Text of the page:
Sunday, January 31, 2010

An Icy Excursion

My husband and I went for a stroll in the Cuyahoga Valley National Park yesterday. Here's a covered bridge that you can find in the park:

It was pretty cold and we saw lots of icy crystals in interesting shapes:
and patterns:
You can find the remains of an old sandstone quarry in one part of the park. One of the quarry walls is in the background below. The stacked stones here, I think, are spalls - the parts that were trimmed off of larger blocks in the sizing process and left lying around:

Sharp crystals laced the tops of frozen ponds, streams, puddles and rivers:

Some tumbling blocks of Berea sandstone:

Sandstone steps leading nowhere in particular:

We didn't follow the steps today, maybe we'll go nowhere in particular some other day : )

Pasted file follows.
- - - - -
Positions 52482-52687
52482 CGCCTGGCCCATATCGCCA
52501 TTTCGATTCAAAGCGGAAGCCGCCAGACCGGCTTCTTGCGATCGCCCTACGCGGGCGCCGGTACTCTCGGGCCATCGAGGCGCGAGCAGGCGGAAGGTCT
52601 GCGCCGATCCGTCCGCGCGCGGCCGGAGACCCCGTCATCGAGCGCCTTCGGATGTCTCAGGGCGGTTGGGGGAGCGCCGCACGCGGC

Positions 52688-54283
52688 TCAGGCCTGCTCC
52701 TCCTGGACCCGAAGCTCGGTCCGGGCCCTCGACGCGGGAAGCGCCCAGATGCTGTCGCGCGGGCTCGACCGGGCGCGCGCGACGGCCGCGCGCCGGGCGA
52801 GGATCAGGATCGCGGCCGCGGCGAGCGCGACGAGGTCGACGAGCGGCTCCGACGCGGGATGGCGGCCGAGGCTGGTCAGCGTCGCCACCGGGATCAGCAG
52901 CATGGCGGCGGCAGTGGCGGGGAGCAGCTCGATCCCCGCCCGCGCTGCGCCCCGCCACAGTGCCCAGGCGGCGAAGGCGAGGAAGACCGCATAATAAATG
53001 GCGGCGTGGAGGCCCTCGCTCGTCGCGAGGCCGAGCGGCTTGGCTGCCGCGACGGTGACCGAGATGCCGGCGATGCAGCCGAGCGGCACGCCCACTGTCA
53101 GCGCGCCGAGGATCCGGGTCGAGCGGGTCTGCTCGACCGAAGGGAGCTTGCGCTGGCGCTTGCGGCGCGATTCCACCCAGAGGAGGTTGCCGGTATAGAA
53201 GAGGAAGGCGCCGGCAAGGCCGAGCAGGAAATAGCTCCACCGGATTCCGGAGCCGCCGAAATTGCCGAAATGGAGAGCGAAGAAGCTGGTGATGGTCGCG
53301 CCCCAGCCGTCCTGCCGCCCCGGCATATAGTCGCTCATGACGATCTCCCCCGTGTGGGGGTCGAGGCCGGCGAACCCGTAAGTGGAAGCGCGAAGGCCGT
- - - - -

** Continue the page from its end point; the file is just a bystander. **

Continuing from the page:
jo said...

Oh Linda,
Those photos really speak to me.
The Tumbling blocks with the snow and the steps leading nowhere.
Wonderful images, and so clear.
What a walk you had.
BTW, what is the rationale behind covered bridges? To protect them from snowfalls? Or are they also in States without snow?
We don't see those over here.

ricki - sprig to twig said...

Your photos might have been ripped from the pages of a book on Andy Goldsworthy's art.

ICQB said...

Hi Jo!

I think covered bridges are mostly in the northeast, where there is a lot of snow. And yes, covered bridges last longer than uncovered ones - the road surface is wood. I guess it was a cost factor way back when. Wood was cheaper than stone and lasted quite a long time if covered from the elements.

The bridge in the picture is closed off now, only foot traffic allowed at this point.

ICQB said...

Hi ricki!

I wasn't familiar with Andy Goldsorthy's work until I read your comment and googled him.

I can see what you mean - Goldworthy must draw inspiration from the natural world. I wonder if he's ever seen the little circular spots of crystals wringing around a hole in the snow over a frozen river - like the the ones I took photos of. It seems like he probably has.

How interesting!